Fatal train accidents on Britain’s and Europe’s main line railways
Professor Andrew Evans has updated his papers on fatal train accidents in Britain and Europe.
Professor Evans commented to PACTS on the UK’s performance in 2016: “The European paper includes estimates of the fatal train collision or derailment rates per billion train-kilometres in 2016 for each European country. While these are interesting, it must be noted that they are very uncertain because of the (happily) small number of accidents on which they are based. However, based on the central estimates, the UK was third best in 2016, being pipped by Ireland and Sweden. Ireland has suffered no fatal train accident since 1991, which gives it a very low estimated current accident rate, but also great uncertainty.”
“Fatal train accidents on Britain’s main line railways: end of 2016 analysis” updates the author’s previous statistical analyses of fatal train accidents on running lines of the national railway system of Great Britain to the end of 2016, based on fatal accident data over the 50-year period 1967 to 2016.There were no fatal train collisions, derailments or overruns in 2016 for the ninth consecutive calendar year. That continuing good performance contributes to a further reduction in the estimated mean frequency of such accidents from 0.26 per year in 2015 to 0.22 in 2016. The estimated mean number of fatalities per year in such accidents fell from 1.01 in 2015 to 0.89 in 2016. There were no accidental fatal collisions between trains and road motor vehicles in 2016 for the second calendar year in succession. That leads to an estimated frequency of 1.80 such accidents per year in 2016, compared with 2.03 in 2015, with 2.51 fatalities per year in 2016 compared with 2.83 in 2015. The long-term rate of reduction in the accident rate per train-kilometre is estimated to be 7.2% per year for train collisions, derailments and overruns, and 3.6% per year for collisions between trains and road motor vehicles. The paper examines the evolution of these estimates since 2001, and makes comparisons with results of the Safety Risk Model (SRM) of the Rail Safety and Standards Board. Both sources estimate long term reductions in mean fatalities per year in train collisions, derailments and overruns, but the SRM has consistently estimated more fatalities per year than this paper.
The report is available in full here
Also available is Professor Evans’ paper “Fatal train accidents on Europe’s railways: 1980-2016”. The paper is one of an annual series starting with 1980 to 2009.
This paper presents an analysis of fatal train accident rates and trends on Europe’s main line railways from 1980 to 2016. The paper is one of an annual series starting with 1980 to 2009. The data cover the 28 countries of the European Union as in 2016, together with Norway and Switzerland. The estimated overall trend in the number of fatal train collisions and derailments per train-kilometre is –5.3% per year from 1990 to 2016, with a 95% confidence interval of –7.0% to ‑3.7%. The estimated accident rate in 2016 is 1.07 fatal collisions or derailments per billion train-kilometres, which represents a fall of 73% since 1990. This gives an estimated mean number of fatal accidents in Europe in 2016 of 4.7. The actual number of fatal train collisions and derailments in 2016 was 6, which is fairly close to the trend. The estimated mean number of fatalities in 2016 was 20.4, but the actual number was 51, which is well above its mean. That is because some accidents in 2016 were unusually severe, including accidents with 12 and 23 fatalities. This contrasts with 2015, in which the number of fatalities was 5 from 4 fatal accidents. There are statistically significant differences in the fatal train accident rates and trends between the different European countries, although the estimates of the rates and trends for many individual countries have wide confidence limits. The distribution of broad causes of accidents appears to have remained unchanged over the long term, so that safety improvements appear to have been across the board, and not focused on any specific cause. The most frequent cause of fatal train collisions and derailments is signals passed at danger. In contrast to fatal train collisions and derailments, the rate per train-kilometre of severe accidents at level crossings fell only slowly and not statistically significantly in 1990-2016.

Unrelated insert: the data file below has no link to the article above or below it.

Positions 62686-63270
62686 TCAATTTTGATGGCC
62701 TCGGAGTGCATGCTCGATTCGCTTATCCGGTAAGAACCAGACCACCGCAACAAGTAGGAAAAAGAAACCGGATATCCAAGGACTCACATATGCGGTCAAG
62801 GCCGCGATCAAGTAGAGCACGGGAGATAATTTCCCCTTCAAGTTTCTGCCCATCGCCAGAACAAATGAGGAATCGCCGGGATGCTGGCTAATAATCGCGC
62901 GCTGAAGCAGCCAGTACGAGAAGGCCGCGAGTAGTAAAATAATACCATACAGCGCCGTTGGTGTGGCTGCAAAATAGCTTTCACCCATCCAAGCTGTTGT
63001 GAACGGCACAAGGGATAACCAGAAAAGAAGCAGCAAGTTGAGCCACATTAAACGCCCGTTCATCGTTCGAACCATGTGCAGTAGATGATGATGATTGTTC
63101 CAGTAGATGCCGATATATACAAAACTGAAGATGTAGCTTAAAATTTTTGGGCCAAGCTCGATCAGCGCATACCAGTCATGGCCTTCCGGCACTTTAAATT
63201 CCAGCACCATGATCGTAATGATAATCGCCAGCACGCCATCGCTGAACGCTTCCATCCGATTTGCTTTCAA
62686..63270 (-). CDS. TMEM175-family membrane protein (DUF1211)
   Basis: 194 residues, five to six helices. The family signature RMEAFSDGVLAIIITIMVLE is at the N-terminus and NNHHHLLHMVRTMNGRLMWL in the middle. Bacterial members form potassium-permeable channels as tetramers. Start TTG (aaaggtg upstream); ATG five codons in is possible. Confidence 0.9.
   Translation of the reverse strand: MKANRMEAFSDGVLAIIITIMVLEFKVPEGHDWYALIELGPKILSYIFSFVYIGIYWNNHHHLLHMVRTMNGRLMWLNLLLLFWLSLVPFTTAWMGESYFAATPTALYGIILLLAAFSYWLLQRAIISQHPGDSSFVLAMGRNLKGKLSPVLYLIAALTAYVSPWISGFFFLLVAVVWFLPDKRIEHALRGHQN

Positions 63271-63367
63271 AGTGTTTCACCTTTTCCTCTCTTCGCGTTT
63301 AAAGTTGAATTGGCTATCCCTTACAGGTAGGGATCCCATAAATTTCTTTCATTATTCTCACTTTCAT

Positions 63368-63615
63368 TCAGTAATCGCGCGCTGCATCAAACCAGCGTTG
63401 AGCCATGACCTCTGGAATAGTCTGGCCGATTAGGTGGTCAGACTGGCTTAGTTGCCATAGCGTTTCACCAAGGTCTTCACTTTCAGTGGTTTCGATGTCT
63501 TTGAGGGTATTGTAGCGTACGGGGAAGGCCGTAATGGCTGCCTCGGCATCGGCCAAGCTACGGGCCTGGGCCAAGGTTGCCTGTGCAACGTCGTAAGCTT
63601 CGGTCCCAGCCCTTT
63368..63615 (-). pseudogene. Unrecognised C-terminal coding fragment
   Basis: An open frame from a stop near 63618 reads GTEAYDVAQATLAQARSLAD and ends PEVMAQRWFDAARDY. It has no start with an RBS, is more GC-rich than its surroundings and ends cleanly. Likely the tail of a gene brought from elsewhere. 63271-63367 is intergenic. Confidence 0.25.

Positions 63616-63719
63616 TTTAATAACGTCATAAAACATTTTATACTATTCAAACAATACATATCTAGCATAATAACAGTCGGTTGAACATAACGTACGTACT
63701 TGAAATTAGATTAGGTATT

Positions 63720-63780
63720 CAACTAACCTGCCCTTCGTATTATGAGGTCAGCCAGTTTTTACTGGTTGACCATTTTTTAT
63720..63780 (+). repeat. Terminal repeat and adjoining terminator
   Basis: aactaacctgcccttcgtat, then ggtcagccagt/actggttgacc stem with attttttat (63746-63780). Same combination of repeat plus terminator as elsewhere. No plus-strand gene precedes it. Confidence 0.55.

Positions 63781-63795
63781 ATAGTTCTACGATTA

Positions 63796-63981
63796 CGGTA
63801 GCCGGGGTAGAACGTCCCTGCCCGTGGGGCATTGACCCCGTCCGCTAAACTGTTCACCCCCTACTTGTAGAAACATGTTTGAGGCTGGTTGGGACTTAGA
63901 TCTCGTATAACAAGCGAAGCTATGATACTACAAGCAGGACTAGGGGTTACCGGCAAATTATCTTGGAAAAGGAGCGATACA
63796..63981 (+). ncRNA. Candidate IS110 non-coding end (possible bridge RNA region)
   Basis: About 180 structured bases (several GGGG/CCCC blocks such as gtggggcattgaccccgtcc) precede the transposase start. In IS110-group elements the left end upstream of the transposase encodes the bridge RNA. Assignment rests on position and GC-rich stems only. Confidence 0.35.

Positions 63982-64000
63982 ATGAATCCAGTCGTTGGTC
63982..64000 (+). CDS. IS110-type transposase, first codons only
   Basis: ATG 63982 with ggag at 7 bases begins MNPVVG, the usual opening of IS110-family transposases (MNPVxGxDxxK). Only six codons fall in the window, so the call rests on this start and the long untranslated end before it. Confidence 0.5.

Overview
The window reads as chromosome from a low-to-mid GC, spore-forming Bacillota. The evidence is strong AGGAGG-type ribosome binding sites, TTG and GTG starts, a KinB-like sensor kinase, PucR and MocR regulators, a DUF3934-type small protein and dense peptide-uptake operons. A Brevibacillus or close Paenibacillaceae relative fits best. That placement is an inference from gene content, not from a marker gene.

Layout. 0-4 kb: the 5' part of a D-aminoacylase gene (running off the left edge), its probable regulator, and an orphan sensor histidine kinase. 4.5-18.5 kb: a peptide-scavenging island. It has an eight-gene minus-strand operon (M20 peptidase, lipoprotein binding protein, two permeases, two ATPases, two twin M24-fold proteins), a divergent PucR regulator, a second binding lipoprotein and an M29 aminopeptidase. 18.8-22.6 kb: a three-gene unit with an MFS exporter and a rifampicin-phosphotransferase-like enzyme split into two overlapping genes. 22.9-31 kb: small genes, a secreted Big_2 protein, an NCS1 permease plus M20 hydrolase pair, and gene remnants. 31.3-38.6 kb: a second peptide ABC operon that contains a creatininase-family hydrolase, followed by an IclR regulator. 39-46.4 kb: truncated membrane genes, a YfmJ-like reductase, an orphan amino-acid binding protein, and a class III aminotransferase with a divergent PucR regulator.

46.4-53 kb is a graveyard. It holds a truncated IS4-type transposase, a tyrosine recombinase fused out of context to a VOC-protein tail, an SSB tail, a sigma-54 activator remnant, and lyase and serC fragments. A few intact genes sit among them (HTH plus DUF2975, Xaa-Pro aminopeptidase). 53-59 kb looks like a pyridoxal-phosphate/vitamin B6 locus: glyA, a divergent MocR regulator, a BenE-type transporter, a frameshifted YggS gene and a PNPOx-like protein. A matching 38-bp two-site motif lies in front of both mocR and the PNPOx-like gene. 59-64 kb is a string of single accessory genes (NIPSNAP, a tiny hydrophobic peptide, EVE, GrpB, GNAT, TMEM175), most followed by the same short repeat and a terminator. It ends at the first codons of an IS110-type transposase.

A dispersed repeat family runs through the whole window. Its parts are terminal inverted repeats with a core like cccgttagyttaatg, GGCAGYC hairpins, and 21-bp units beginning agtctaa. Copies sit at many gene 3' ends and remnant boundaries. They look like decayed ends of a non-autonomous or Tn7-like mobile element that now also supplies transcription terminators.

The report is available in full here